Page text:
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Elected Officials Address Columbus Park Controversy

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Still image from YouTube video.

An incident that occurred in Columbus Park on Mother’s Day is continuing to stir strong emotions in Chinatown. This week, City Councilmember Margaret Chin will be talking with top cops in the 5th Precinct about the ordeal, which was videotaped and (as of this morning) has been viewed nearly 60,000 times on YouTube.

The conflict arose after officers, responding to a 311 complaint, told members of the Street Musical Club they could not use a microphone, since they had no Parks Department permit.  An argument between a Chinese speaking officer and 64-year old Wu Yizuo (a club organizer) led to the spectacle depicted in the video; several officers pinned the man to the ground and arrested him, as onlookers reacted angrily .

Last week, the video made the rounds on several blogs and triggered a passionate debate on Facebook. More than 2600 people have joined a Facebook page started by Chinatown resident Jennifer Li.  Originally, she had been urging people to attend the upcoming 5th Precinct Community Council meeting to protest the arrest. But now the focus is on a letter-writing campaign to local elected officials. Li included a sample letter on the Facebook page. It reads, in part:

This is outrageous. As a member of the Chinatown community, I demand that something be done about this. It sickens me that an elderly man can be beaten up by the cops in this manner. You can clearly see how hard they are holding him down, and that there is blood on his face. The police need to be held responsible for this; please make sure that they are held accountable for this horrible incident. It is of utmost importance that the police treat the community that they are serving with “courtesy, professionalism, and respect.” They were obviously not displaying any of those qualities in the video. Thank you and I await your response on this urgent matter.

In a phone conversation last week, Li said she started the page impulsively, and was shocked that it “went viral” so quickly. Li said her dad was worried about what might happen at the precinct meeting and urged her not to attend.  Meanwhile, at least one well known advocacy organization is speaking out about the incident. In a statement posted on its web site Wednesday, CAAAV/Organizing Asian Communities, said:

The reality is that the NYPD operates and has gotten by on fear and intimidation. And the reality is that as Chinatown increasingly becomes a neighborhood for non-immigrants and wealthier New Yorkers, Chinese immigrants are less and less welcome. The police have, in fact, become a force that helps to push immigrants out of the neighborhood, either by making us feel unwelcome or by, as in this case, using force. Police violence is not justifiable in any situation.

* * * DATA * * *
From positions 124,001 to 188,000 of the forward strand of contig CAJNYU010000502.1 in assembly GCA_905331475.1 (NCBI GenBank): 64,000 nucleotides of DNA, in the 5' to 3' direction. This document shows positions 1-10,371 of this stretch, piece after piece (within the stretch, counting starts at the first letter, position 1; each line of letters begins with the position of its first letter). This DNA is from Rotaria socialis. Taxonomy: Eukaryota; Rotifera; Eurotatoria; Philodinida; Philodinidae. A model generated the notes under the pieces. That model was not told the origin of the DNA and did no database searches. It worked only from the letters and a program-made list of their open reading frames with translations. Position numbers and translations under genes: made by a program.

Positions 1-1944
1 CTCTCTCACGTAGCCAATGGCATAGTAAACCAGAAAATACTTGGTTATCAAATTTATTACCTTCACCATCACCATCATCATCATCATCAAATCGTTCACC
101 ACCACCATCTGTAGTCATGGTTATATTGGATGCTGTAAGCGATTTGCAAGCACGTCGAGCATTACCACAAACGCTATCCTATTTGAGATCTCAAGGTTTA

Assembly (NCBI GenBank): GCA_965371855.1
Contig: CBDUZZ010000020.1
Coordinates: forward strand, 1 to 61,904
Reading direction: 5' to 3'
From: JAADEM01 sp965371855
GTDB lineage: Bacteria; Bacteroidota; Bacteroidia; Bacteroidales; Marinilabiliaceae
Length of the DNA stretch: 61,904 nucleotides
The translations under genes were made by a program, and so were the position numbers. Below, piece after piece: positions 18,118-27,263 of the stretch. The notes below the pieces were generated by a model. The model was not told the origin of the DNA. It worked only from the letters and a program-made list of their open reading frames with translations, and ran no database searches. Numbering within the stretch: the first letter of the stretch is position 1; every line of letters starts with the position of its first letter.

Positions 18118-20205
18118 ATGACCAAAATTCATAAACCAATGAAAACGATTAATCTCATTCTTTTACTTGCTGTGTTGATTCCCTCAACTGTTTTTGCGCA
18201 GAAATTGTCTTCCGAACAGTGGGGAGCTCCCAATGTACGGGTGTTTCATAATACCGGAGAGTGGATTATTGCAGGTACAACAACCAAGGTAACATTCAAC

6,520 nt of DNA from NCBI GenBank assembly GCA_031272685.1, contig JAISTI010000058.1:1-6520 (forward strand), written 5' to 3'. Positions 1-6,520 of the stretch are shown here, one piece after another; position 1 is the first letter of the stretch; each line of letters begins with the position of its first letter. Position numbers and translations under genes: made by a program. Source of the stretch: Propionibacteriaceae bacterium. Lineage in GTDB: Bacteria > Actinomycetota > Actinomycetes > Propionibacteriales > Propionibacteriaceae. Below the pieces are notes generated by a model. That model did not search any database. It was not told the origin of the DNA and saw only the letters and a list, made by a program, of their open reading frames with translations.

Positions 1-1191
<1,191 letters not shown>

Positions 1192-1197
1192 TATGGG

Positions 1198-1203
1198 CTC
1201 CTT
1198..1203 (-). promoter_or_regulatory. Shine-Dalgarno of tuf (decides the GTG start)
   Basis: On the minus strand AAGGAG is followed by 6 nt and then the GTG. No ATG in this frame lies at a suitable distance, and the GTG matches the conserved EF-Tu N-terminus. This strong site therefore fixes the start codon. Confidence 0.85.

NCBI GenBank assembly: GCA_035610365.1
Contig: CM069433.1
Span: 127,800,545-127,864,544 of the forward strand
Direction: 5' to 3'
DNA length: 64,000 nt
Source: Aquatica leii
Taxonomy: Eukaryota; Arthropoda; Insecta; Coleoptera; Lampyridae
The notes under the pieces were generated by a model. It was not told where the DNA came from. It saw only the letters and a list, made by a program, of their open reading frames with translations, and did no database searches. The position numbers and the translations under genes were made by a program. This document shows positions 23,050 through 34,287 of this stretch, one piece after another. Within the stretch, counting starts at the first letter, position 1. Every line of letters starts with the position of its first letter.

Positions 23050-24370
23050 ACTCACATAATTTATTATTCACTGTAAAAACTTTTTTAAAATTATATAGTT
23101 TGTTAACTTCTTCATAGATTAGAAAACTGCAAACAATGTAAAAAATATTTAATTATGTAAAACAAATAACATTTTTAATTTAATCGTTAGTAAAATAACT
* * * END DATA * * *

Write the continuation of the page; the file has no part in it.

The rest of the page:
On Thursday, State Assembly Speaker Sheldon Silver met with Wu Yizuo, other members of the musical group, 5th precinct officers, Parks Department officials and representatives of Community Board 3. Their focus was not on the concerns about police conduct. Instead, the participants discussed how to make sure community groups understand how to obtain event permits.  Silver’s office released the photo posted above, as well as the following statement:

Silver… got all sides to agree to attend the next Community Board 3 Parks Committee meeting in June to further discuss the issuing of permits for musical performances and other uses of the park. Silver said he hopes that such a public discussion involving various members of the community will help ensure that all voices are heard. “It is important that members of the Street Musical Club, Inc., or any other musicians, be given the opportunity to apply for a permit to play outdoors,” Silver said. “Musicians are trying to entertain their neighbors and enjoy their music. I want to make sure that the permit application process is accessible to everyone and ensure that the community has a meaningful voice in that process.”

Thomas Yu, chair of CB3’s Parks Committee, said the group wants an amplified music permit in Columbus Park every day of the summer. While they’re open to approving occasional performances, Parks Department officials made it clear they could not honor the club’s request for a 7-day-a-week permit.  Beyond the current controversy, Yu suggested there’s a larger issue that needs to be addressed. As more senior services are shut down, low-income residents have had little choice but to congregate in the few open spaces that exist in Chinatown, he said.

The situation has created new tensions among residents living and recreating in very tight quarters. The police conduct issue is obviously a separate matter.  No one disputes that the video “looks bad.” But some people point out that it may not necessarily tell the whole story. The clip, for example, only begins when the take-down occurs, and does not capture the long back-and-forth that preceded the arrest.  On Tuesday, Councilmember Chin will discuss the situation with 5th Precinct officers.  Until then, she is refraining from speaking out about what happened.

The 5th Precinct Community Council meeting will be held a week from Wednesday, May 25, at 7 p.m. The precinct is located at 19 Elizabeth Street.

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